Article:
2 Chainz featuring Drake—“No Lie”
Drake’s misogyny is more subtle than that of other rappers (and rockers, and country singers, and so on), but it’s still misogyny. Instead of calling women names and physically and/or verbally mistreating them, he argues that they’re complicit in his manipulation of his celebrity to test drive women who strike his fancy. They all know what he’s about, right? So fuck ‘em and forget ‘em. It’s an old story, and Drake can’t be completely blamed for it, but considering the guy has built a career on his self-doubt and worries about his moral compass his inability to cop to his own bullshit is offensive. And for all that, Drake, who is rapping better than ever, is the least offensive thing on this record and the only reason to listen to it. 2 Chainz wouldn’t recognize a woman as a human being even if she kicked him in the nuts. Though I do encourage somebody to try.
Tony Lucca—“99 Problems”
Justin Bieber—“Turn To You (Mother’s Day Dedication)”
I’m having a hard time understanding the new, “mature” Justin Bieber. “Boyfriend” mixes dark, sensual music with some of the most naïve, unerotic lyrics ever heard, while this tribute to his mother is more reminiscent of southern rock murder ballads than a paean to a loving parent. He’s either mistaken sounding somber with sounding adult, or his much-vaunted precocious talent doesn’t extend to an understanding of what any particular piece of music means. That would go a long way toward explaining the emotional blankness of his singing.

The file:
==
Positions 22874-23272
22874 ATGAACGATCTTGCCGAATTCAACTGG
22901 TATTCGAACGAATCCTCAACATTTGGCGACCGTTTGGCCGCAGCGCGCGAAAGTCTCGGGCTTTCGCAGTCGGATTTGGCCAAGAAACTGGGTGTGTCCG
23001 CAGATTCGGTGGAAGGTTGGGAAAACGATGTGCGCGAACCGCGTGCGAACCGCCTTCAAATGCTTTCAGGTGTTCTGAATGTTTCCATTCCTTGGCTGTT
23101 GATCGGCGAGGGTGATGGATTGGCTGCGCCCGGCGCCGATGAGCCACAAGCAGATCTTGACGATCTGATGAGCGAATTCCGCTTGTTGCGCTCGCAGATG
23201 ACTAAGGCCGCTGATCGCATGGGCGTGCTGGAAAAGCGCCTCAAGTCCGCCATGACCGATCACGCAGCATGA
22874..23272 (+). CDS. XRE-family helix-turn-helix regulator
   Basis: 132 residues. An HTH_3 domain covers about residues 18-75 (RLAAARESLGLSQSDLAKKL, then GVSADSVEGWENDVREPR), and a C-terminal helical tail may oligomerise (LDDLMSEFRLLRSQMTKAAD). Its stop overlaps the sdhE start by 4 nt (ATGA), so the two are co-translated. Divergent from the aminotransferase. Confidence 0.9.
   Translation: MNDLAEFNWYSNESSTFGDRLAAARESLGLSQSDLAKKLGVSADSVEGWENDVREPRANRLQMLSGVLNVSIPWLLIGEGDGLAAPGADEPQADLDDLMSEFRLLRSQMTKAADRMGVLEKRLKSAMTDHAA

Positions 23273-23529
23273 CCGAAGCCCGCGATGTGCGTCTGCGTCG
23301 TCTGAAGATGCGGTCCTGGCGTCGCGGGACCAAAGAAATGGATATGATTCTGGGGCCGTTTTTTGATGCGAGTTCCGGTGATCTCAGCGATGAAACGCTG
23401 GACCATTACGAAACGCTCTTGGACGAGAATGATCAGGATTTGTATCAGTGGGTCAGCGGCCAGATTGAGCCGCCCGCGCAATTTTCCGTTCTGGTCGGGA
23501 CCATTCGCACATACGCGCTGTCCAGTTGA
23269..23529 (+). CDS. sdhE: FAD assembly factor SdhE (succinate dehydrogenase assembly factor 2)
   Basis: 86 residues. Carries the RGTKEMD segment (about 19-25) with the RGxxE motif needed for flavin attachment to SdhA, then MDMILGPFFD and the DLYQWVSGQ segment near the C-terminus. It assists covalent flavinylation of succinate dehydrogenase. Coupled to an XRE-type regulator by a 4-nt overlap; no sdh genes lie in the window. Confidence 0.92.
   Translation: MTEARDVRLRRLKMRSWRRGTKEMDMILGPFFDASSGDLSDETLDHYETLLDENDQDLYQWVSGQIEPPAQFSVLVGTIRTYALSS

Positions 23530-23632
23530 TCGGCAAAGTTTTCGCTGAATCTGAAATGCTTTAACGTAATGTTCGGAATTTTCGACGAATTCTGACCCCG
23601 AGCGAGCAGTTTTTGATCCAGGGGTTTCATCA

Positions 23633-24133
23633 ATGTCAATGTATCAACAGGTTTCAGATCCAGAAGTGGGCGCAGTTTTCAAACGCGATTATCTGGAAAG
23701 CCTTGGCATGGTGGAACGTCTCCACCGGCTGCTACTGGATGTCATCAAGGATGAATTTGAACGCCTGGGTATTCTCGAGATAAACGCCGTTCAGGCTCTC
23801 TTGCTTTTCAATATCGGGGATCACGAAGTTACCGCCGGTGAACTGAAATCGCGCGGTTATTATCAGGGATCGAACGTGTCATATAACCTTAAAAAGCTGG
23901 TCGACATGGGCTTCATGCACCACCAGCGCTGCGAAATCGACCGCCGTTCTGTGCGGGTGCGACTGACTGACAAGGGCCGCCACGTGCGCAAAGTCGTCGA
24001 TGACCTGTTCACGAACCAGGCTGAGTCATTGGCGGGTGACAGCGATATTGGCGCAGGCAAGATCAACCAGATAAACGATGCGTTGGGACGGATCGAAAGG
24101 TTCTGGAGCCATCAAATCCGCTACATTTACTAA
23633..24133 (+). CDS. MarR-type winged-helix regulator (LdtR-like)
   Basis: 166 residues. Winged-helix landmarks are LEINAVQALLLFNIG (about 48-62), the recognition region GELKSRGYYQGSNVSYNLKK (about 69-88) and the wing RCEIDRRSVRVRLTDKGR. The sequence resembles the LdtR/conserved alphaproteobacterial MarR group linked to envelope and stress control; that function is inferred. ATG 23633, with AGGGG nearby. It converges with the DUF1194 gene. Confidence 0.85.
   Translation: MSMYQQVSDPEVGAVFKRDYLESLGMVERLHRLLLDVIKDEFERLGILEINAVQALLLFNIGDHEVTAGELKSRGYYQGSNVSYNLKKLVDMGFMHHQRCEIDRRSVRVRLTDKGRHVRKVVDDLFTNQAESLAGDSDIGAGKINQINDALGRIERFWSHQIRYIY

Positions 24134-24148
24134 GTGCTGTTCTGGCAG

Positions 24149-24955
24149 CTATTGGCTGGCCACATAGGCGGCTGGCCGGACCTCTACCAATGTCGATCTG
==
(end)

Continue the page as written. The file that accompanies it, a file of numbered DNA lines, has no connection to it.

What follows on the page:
Adam Levine & Tony Lucca—“Yesterday”
Jermaine Paul—“I Believe I Can Fly”
Christina Aguilera & Chris Mann—“The Prayer”
A lot of people are impressed by Bentley—or at least they were impressed by “Home”—but I’m not one of them. He’s a better than average country rocker, but only slightly. Put him in a battle of the bands with Eric Church or Miranda Lambert, even Blake Shelton, and they’d wipe the floor with him before the second song. On a good night he might be able to take Justin Moore, but I wouldn’t count on it.
Usher featuring Rick Ross—“Lemme See”
This is a step up from “Scream”, but nowhere near “Climax” (a tall order, I admit). The beat has a jumpy, eerie quality to it, but the song itself doesn’t work. Ross’s Trayvon Martin reference is too soon, and in some ways too little. Usher himself sounds, especially when he shows off his chest, as if he’s engaging in self-parody. That would be fine if it fit with the music, but it doesn’t. Maybe he hasn’t quite figured out all this electronic stuff.
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